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Publication numberUS3381479 A
Publication typeGrant
Publication dateMay 7, 1968
Filing dateOct 30, 1964
Priority dateMar 6, 1964
Publication numberUS 3381479 A, US 3381479A, US-A-3381479, US3381479 A, US3381479A
InventorsQuadrio Curzio Pericle
Original AssigneeQuadrio Curzio S P A, Silver S P A
Export CitationBiBTeX, EndNote, RefMan
External Links: USPTO, USPTO Assignment, Espacenet
Method of forming a line in a gallery
US 3381479 A
Abstract  available in
Previous page
Next page
Claims  available in
Description  (OCR text may contain errors)

May 7, 1968 P. Q. cURzlo METHOD OF FORMING A LINE IN A GALLERY Filed Oct. 30, 1964 M* @@Wfs 75 4 4 United States Patent O l 3 381 479 METHOD or roRMIG A LINE rN A GALLERY Pericle Quadri@ Curzio, Milan, Italy, assigner to Silver S.p.A. and Quadrio Curzio S.p.A., both of Milan, Italy, both companies of Italy Filed Uct. 30, 1964, Ser. No. 407,827 Claims priority, application Italy, Mar. 6, 1964, 44,777, Patent 716,578 4 Claims. (Cl. 61-45) The building of galleries or tunnels in diflicult, degraded, fractured, thrusting soils and the like, which require a load-bearing covering, involves problems in practice which were attempted to be solved in various ways. The main problem in this field is constituted by the necessity of blocking the soil as soon as possible.

It is known that as a consequence of excavation, a new ground settling tends to form; this is equivalent to the consumption of the capacity of work that had accumulated in the compressed ground and to which has been given the possibility of developing after destruction of the prexisting equilibrium.

In other words, the isolated and disgregated core that forms around the hollow increases more and more, until, after consumption of the working capacity, the formation of the core is complete. This disgregated body and especially the portion over the gallery exerts pressures upon the walls of' the excavation.

Hence the larger the volume of this core, the greater the thrusts exerted by the ground.

The building of a carrying (load-bearing) covering (coating, lining) which must necessarily have a certain thickness, requires a certain time: a brick or stone masonry lining is very slow to be made, while a concrete lining can be cast in a shorter time, to that time must be added the time needed for the preparation of the caissons and that for the cement to set.

In consideration of these inconveniences, often metallic lniugs are used, which are constituted by structural shapes or other elements which are put alongside against the wall of excavation to constitute a support thereof. Sometimes these linings are completed by injections or groutings of cement material, which however does not perform in itself any load-bearing function, but merely acts as an impermeabilizer or filter.

It has also been proposed to spray a cement mortar for rapid setting against the walls of the excavation, as soon as the latter, or a part of it, is finished, in the attempt at blocking the superficial movement of the ground during the period in which the load-bearing lining is installed;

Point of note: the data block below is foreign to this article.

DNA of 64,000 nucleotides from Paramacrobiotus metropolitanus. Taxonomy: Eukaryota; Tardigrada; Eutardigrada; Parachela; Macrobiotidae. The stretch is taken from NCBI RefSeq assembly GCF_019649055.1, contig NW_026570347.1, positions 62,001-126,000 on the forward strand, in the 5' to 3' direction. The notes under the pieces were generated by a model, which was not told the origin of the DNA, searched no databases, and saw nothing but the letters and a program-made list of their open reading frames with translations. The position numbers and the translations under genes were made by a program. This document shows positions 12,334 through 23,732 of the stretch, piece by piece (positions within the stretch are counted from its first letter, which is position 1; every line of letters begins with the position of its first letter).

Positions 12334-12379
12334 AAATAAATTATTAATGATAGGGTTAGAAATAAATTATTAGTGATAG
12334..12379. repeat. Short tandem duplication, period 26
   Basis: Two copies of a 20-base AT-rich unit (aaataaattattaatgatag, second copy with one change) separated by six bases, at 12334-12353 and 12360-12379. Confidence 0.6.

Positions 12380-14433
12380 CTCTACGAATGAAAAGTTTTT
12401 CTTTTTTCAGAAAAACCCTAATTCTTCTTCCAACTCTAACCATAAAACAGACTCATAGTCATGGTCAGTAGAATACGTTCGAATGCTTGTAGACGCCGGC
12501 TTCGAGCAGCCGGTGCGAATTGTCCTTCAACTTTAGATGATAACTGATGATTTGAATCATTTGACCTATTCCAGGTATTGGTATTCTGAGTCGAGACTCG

the provisional lining so obtained is not suicient when the thrusts of the ground are conside'able. Gn the other hand, by spraying a mortar against the wall of the excavation it is not possible to build rapidly a lining of a thickness beyond certain limits, namely larger than one decimetre or litle more, because the mortar applied tends to detach itself owing to its own weight as the thickness of its layer is growing, and because a large thickness of mortar would be effected by considerable shrinking which would prejudice the final strength of the lining.

lt is an object of the present invention to obtain a definitive lining adapted to sustain the thrust of the ground immediately after making the excavation with great rapidity. For this purpose the lining after having been formed by successive arches or rings developing over the entire extension of the cross-section of the excavation to be lined so that each of those rings or arches can behave like a load-bearing frame without any discontinuity over its whole development and over its entire thickness.

Consequently the excavation can progress `for the entire` cross-section of the gallery or tunnel and for com- 3,381,479 Patented May 7, 'i968 paratively short forwarding portions, namely of the order of magnitude of one metre or even less, and at any rate not more than 3 metres. As soon as a portion of excavation is finished, its lining should be made.

This lining should be made of concrete, in consideration of the requirement it must meet; it must namely be made with a mixture of a cement binder and of a usual portion of inert stony materials, of different granule sizes but comprising at any rate granules of sizes exceeding those conventional of a sand, in practice exceeding 8 mm.

Said lining should be cast according to the invention very rapidly without employing any caissons; therefore, it is projected against the wall under strong pressure, for instance by means of compressed air.